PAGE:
South Korean conglomerate Samsung will donate 41 billion won ($33.4 million) in the next five years to fund research into the Middle East respiratory syndrome (MERS).
The Samsung Foundation has donated 1.4 billion won ($1.14 million) to the International Vaccine Institute and will give the remaining sum over the next five years.
A total of 38 patients died from last year's MERS outbreak, with 186 confirmed cases of infection last year -- the majority of which came from Samsung's Medical Center, which received criticism for poor handling of the contamination. Patients as well as staff at the hospital were affected by the virus that stemmed from a businessman returning from Saudi Arabia.
The outbreak was announced to be officially over in December after 218 days.
Lee Jae-yong, Samsung Electronics vice chairman, made a personal public apology last June, and promised to fund research into finding a vaccine and cure for MERS at the time.
He succeeded as chair of the Samsung Foundation following his father and chairman Lee Kun-hee's heart attack. The elder Lee is currently hospitalised at the medical center.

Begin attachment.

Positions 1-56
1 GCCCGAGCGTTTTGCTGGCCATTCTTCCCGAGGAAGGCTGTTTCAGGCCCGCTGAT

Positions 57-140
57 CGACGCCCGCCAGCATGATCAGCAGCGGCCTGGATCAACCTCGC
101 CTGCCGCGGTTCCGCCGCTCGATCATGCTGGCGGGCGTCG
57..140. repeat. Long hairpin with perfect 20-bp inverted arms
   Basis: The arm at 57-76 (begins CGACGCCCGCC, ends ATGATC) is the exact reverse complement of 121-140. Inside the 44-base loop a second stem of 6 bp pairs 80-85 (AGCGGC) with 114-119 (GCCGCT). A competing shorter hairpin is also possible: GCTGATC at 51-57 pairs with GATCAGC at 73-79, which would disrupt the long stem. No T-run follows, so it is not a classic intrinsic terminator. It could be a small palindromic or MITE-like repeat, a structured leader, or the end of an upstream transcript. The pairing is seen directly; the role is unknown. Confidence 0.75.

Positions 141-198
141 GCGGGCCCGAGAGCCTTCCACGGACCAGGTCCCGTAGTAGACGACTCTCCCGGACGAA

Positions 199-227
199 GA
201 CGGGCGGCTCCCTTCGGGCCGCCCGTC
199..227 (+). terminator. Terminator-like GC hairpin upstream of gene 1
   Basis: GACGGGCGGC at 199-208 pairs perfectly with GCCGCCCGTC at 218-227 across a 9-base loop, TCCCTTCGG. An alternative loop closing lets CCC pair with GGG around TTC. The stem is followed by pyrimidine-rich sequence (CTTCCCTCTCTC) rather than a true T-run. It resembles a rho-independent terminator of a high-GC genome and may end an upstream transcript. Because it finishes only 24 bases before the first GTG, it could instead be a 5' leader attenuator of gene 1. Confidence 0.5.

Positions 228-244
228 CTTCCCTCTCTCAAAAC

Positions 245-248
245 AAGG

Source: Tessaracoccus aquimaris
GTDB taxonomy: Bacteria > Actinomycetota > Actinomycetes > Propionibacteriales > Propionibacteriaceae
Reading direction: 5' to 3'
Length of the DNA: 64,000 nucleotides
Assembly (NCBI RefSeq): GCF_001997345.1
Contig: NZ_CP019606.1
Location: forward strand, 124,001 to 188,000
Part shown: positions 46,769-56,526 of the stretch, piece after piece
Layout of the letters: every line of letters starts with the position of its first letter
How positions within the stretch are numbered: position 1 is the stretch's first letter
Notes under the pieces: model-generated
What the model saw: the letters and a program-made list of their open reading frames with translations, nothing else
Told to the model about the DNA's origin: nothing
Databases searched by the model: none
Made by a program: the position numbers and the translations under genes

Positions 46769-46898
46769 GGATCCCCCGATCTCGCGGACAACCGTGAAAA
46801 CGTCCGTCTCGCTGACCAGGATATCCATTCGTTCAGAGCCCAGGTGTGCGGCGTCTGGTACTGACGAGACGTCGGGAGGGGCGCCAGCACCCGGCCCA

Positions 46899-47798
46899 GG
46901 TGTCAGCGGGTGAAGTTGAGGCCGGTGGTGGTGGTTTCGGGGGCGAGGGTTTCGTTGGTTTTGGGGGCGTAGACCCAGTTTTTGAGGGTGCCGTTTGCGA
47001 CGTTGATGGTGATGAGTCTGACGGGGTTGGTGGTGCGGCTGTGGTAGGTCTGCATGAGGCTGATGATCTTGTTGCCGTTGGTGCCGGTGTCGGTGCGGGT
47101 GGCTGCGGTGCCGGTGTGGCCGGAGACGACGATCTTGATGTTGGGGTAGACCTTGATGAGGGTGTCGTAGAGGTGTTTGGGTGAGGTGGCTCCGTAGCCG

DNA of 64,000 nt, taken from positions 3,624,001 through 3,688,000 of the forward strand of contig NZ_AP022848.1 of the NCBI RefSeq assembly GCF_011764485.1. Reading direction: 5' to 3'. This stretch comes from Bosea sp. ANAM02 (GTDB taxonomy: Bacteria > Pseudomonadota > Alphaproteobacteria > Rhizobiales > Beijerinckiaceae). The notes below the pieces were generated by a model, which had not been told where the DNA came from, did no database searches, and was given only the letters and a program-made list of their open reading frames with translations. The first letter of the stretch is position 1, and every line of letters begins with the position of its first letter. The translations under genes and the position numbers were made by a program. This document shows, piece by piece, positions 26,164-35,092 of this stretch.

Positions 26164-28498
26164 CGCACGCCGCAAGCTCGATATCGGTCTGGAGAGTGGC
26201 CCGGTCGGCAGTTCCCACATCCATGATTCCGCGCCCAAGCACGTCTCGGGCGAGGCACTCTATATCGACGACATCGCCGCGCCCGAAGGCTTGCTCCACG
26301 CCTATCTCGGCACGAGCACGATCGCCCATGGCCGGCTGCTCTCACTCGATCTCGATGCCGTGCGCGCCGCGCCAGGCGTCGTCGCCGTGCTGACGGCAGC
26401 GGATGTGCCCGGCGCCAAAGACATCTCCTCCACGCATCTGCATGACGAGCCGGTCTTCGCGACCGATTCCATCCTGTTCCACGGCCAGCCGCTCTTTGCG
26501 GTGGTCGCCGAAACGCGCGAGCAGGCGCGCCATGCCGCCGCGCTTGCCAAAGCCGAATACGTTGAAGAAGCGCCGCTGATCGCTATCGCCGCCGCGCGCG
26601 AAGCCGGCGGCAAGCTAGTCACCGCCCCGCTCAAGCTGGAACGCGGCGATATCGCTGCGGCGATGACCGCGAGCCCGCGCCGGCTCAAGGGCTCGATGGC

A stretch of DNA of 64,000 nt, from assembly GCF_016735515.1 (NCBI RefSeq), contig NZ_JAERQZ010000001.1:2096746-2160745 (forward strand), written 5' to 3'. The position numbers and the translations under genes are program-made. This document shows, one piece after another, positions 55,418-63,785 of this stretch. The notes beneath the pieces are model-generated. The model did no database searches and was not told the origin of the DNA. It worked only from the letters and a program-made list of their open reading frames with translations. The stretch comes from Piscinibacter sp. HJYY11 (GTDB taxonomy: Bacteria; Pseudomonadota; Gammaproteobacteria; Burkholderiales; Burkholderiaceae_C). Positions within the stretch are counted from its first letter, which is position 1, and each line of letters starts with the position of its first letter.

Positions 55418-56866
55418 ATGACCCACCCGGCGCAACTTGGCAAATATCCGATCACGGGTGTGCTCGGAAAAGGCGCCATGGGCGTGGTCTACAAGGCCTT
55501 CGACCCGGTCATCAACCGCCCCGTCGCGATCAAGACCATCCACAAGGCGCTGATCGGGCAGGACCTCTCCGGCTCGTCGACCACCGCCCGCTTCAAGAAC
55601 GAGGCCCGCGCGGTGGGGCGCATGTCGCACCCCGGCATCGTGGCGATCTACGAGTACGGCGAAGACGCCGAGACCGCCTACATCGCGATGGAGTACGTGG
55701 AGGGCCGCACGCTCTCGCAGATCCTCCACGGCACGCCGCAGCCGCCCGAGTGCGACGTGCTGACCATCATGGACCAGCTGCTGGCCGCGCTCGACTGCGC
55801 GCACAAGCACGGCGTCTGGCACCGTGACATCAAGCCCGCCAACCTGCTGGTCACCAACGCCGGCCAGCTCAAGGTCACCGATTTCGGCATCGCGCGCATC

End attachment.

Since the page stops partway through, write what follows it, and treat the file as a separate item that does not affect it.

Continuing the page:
Since the outbreak, Samsung Medical Center has applied stricter rules for relatives and staff visiting patients to limit the spread of contaminating diseases.
Samsung has designated the medical industry as a key growth engine for the future, with Samsung Electronics currently working on medical devices, and its smartphone business developing more health platforms. Joint venture Samsung Bioepis is also building a factory in the country to manufacture affordable and high-quality biopharmaceutical and biosimilar products.
A spokesman for the foundation said it was keeping the promise the chair made last year.
Meanwhile, the South Korea's science ministry announced it will fund 3 billion won ($2.44 million) of research into the Zika virus that is affecting Brazil.
South Korea has become sensitive to contaminating diseases entering its territory since the MERS outbreak last year, with the government promising to draw-up protocols to prevent a similar occurrence in the future.